|| Checking for direct PDF access through Ovid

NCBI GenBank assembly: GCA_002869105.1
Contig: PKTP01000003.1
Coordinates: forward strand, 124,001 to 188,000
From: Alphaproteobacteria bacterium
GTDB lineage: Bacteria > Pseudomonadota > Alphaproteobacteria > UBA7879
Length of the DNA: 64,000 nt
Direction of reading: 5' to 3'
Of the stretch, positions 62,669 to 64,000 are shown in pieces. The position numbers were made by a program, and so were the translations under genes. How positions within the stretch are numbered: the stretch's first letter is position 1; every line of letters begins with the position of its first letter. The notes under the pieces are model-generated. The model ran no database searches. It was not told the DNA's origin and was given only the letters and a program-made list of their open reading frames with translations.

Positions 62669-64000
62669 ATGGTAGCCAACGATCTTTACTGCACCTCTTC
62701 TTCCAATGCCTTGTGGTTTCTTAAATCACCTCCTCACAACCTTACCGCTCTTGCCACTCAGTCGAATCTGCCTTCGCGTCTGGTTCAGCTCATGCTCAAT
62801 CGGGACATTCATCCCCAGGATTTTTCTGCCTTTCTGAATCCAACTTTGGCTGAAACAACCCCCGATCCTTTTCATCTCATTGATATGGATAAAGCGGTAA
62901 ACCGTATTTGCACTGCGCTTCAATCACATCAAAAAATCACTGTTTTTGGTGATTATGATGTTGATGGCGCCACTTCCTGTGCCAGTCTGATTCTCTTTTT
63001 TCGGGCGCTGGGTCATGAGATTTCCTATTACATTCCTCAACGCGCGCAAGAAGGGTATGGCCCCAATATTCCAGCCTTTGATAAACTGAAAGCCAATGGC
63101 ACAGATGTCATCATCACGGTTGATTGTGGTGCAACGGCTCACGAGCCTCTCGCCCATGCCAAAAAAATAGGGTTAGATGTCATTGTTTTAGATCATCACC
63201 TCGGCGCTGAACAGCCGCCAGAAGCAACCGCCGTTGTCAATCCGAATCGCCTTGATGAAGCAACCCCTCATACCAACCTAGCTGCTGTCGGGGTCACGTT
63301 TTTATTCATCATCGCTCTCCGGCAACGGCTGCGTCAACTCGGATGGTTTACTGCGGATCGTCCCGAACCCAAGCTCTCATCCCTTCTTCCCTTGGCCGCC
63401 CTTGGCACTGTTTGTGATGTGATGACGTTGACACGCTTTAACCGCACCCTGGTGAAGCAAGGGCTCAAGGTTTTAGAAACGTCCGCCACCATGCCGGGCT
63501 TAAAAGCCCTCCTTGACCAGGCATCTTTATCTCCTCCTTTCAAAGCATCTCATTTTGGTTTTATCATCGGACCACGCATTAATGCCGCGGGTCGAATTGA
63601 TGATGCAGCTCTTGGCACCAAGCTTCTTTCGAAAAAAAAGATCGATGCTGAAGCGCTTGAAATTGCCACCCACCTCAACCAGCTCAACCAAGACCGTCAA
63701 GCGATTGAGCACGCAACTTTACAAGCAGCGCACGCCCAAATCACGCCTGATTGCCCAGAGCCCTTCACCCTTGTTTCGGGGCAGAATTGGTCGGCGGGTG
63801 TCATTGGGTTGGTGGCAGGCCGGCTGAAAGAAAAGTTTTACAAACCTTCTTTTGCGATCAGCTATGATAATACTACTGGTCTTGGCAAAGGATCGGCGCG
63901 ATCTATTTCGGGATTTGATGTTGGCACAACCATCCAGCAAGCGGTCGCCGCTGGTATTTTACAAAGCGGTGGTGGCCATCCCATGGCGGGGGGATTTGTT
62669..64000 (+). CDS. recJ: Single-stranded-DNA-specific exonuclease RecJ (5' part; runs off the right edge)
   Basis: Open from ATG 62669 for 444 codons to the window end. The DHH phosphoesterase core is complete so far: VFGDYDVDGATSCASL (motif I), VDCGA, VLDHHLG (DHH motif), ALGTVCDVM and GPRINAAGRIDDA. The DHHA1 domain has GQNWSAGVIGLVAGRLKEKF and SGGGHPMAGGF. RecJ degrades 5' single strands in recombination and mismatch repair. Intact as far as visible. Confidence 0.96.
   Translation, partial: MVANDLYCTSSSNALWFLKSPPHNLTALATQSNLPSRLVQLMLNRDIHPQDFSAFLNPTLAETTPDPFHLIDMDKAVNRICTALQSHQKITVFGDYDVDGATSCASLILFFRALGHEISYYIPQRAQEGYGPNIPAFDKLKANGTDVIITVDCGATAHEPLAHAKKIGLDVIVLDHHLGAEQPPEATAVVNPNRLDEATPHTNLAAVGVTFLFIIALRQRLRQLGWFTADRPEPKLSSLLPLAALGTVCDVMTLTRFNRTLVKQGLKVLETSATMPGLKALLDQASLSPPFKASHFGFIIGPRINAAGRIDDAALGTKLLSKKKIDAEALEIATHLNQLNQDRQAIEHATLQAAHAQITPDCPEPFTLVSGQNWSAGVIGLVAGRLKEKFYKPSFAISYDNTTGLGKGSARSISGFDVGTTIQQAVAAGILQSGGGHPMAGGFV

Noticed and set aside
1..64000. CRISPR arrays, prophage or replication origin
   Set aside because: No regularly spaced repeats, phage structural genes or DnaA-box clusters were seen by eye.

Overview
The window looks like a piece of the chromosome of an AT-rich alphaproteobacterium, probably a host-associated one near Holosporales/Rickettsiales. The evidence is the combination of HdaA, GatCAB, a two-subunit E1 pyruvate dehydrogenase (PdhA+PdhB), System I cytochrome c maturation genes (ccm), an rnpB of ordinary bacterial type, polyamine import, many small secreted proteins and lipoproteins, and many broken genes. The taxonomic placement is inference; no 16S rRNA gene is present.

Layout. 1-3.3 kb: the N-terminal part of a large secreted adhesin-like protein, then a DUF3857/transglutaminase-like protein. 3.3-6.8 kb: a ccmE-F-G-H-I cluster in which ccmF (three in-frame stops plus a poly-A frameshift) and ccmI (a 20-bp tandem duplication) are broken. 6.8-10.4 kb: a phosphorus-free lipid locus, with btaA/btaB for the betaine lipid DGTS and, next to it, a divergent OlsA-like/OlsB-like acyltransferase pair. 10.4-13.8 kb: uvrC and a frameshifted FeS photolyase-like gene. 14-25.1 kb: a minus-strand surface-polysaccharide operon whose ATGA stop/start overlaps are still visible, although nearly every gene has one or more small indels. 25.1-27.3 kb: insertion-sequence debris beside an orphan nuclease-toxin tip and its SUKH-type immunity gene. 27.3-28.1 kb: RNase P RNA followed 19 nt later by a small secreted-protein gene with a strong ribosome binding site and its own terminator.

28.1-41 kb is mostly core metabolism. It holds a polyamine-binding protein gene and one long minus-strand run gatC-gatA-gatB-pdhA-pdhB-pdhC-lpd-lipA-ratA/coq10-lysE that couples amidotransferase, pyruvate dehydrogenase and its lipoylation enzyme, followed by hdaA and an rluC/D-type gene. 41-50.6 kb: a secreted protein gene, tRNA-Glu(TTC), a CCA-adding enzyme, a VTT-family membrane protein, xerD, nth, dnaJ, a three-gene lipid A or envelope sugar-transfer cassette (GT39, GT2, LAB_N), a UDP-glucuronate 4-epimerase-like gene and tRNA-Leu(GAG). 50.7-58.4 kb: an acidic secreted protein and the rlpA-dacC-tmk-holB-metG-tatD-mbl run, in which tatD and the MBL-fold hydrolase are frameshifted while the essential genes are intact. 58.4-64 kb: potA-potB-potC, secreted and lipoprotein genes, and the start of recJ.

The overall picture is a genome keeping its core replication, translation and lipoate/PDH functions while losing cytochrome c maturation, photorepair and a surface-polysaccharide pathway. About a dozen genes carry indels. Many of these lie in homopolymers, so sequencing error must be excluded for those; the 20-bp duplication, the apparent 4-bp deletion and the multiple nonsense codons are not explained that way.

To present an unusual case of nasolacrimal tuberculosis that was diagnosed with polymerase chain reaction (PCR) and to discuss the role of PCR as a diagnostic aid.Case presentation with diagnostic modalities including PCR, cytopath-ologic, and histopathologic examinations with special stains.A 40-year-old woman with bilateral lacrimal drainage system obstruction underwent a right dacryocystorhinostomy with stents and left conjunctivodacryocys-torhinostomy with Jones bypass tube. Although the findings of direct and endoscopic examinations of the nasal cavity were within normal limits, the tissue removed during surgery from the middle turbinate revealed caseating granulomatous lesions on histopathologic examination. Acid-fast organisms were demonstrated in postoperative nasal washings, and Mycobacterium tuberculosis infection was confirmed with PCR.Primary tuberculosis of the nasolacrimal mucosa is rare, and its occurrence without any symptoms, as in this patient, is even less frequent. The most interesting aspect of this case was the identification of the M. tuberculosis DNA in the mucosa of anterior turbinate and fibrous tissue within the previous surgical site. Histopathologically, the presence of caseating granulomas was seen only in the nasal mucosa, indicating that PCR may be of use in identifying the causative organism even in the absence of typical histopathologic features.